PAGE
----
In mid-September, I ran this six week pilot study using track plate boxes fitted with hair snares (see “Field Methods” tab), as well as remote cameras. I placed 45 boxes and 15 cameras in the woods, spread throughout the western half of our district. I checked each box once every 6 to 8 days, collecting tracks, hair and photos that were left behind during that time. The baited boxes attracted lots of different visitors! Bears were especially fond of them; I commonly found the boxes ripped open and dragged away from where I placed them. Gray fox, squirrel, wood rat, ringtail, spotted skunk and even mountain lion are some of the other species I detected.

The most important visitors were the fishers, of course. Adult and juvenile animals, both male and female, investigated my boxes regularly. It appears the non-invasive methods will be a very useful tool for monitoring the fisher population here, and we plan on continuing the pilot study later this year. We are very excited to see what the data will tell us!

Below is a slideshow of images I captured using remote cameras during the study.

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Comings and goings.

Hi Folks, 

We’ve been without an update for awhile, and I apologize for that.  There is always a lot going on, and on top of that we’ve had some changes to our crew.  Some of the crew has moved on to other things, and we’ve gotten some new faces to carry on the work we do out here.

Kevin Smith, the man responsible for a majority of the posts you’re read on this blog (and some of the more interesting stories), has moved on to another project after being with us for 2.5 years.  Kevin is an amazing worker, and was a pleasure to have on the crew.  He helped us all out continuously, and his insight into where our animals were and what they were up to helped the project run its smoothest.  Kevin will continue to do great things working with Pete Figura at the California Department of Fish & Wildlife on their Sierra Nevada Red Fox Project:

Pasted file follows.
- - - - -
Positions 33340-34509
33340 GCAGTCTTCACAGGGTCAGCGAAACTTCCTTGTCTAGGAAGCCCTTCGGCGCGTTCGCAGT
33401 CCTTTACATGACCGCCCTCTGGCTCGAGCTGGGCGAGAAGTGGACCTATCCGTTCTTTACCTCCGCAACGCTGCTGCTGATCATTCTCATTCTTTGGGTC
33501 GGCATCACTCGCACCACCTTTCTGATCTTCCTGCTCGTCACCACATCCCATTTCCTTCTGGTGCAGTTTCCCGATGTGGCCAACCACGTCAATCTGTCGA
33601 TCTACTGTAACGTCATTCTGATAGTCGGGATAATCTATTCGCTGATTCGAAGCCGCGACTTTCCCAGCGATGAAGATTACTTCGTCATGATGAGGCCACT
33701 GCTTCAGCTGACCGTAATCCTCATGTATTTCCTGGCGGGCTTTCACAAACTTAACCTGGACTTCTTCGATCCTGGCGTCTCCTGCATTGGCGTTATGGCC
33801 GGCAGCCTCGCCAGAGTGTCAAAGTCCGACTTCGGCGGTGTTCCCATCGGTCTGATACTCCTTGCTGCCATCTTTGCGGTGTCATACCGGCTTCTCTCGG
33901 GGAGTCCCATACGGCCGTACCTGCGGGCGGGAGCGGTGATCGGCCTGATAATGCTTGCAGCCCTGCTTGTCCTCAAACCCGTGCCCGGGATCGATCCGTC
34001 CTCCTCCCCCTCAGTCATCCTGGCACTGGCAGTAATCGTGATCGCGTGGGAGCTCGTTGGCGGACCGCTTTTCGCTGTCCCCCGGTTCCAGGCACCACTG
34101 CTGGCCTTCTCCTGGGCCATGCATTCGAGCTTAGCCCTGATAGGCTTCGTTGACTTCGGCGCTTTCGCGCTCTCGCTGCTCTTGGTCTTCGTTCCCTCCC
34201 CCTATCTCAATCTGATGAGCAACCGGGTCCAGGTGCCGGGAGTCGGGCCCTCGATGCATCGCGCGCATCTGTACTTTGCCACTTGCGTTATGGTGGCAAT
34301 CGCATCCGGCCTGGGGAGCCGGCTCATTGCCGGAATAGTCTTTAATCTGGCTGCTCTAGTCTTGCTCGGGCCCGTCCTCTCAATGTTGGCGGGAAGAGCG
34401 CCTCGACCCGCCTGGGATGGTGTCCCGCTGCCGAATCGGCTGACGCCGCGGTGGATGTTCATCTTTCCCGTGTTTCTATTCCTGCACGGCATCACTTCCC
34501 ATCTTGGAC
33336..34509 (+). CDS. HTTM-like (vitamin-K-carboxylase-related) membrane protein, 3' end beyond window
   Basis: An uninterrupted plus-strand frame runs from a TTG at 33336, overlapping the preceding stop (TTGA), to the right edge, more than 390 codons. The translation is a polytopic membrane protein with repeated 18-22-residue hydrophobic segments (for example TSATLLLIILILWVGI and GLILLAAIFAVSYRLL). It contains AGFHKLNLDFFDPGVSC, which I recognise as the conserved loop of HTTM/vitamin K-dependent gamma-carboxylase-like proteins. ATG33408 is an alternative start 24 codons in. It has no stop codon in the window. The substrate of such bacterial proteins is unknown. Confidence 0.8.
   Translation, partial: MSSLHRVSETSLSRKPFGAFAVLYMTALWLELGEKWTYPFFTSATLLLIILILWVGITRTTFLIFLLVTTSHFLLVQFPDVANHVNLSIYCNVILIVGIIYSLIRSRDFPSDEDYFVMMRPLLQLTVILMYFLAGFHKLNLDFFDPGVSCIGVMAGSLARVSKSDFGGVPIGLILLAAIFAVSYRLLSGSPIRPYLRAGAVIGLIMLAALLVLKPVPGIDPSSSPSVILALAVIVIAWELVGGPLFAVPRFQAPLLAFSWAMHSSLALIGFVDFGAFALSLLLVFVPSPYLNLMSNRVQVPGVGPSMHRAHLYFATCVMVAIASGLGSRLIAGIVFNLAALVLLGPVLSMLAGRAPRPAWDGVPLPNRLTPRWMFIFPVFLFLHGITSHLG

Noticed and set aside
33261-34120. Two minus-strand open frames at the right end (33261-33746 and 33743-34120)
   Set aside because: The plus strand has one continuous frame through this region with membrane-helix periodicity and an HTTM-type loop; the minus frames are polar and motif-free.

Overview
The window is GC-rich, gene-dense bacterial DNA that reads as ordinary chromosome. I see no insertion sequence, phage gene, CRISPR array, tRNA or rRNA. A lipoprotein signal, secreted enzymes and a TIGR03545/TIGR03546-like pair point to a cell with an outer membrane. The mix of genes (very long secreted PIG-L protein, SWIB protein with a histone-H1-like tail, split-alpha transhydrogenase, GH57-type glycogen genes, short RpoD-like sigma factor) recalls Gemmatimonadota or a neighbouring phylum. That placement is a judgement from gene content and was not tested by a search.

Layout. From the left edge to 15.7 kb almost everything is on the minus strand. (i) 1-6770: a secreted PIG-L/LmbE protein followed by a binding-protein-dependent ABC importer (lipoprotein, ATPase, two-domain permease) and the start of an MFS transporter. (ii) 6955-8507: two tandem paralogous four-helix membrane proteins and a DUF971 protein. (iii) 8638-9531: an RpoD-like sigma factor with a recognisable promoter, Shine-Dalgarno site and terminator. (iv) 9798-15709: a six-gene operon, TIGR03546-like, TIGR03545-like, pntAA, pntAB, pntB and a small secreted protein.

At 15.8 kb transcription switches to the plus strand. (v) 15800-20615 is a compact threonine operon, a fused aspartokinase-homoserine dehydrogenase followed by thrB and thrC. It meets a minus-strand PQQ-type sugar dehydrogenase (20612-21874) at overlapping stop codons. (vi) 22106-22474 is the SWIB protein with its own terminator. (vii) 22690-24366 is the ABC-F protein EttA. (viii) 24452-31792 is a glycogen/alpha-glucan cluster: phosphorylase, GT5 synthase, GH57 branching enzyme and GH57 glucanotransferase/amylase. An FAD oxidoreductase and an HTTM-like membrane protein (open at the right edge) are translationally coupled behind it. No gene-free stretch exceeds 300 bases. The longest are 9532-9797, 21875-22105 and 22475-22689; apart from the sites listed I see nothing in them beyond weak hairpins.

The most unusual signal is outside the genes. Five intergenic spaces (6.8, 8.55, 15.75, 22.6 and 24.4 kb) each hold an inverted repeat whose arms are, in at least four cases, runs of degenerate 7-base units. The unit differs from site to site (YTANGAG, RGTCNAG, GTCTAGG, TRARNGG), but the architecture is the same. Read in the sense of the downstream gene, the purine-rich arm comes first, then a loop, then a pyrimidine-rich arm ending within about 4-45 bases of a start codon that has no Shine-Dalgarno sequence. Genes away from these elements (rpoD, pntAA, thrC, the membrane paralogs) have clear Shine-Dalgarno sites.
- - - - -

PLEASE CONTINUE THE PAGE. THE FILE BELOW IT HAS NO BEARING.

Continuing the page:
The primary study objective is to “investigate and document Sierra Nevada red fox habitat use, reproduction, health, survival, and diet in order to identify factors limiting the its recovery in the Lassen Peak region of northern California.”

Through the use of radio collars that transmit daily location information to satellites, we should be able to track captured red foxes year-round with a high degree of accuracy.  As a result, we hope to identify den locations, monitor reproduction and kit survival, improve knowledge of habitat use and diet throughout all seasons, identify migration routes, and determine causes of mortality.  By taking blood and other samples from each animal captured, we will be able to determine whether they are infected with or have been previously exposed to several ecologically important diseases (e.g., canine distemper, parvoviruses, canine herpesvirus, Toxoplasma gondii) known to affect mesocarnivores in northern California.

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We’d also like to welcome Andria Townsend, Julie Shaw, and Jesse Hogg to the crew.  They’ve been with us for several months now, and they’re doing a great job of keeping us in data!  Stop over to the Field Crew page and learn a little about them.  You’ll be hearing from them regularly this year, and we’ve got some cool things coming!

Thanks for stopping in,

-Rob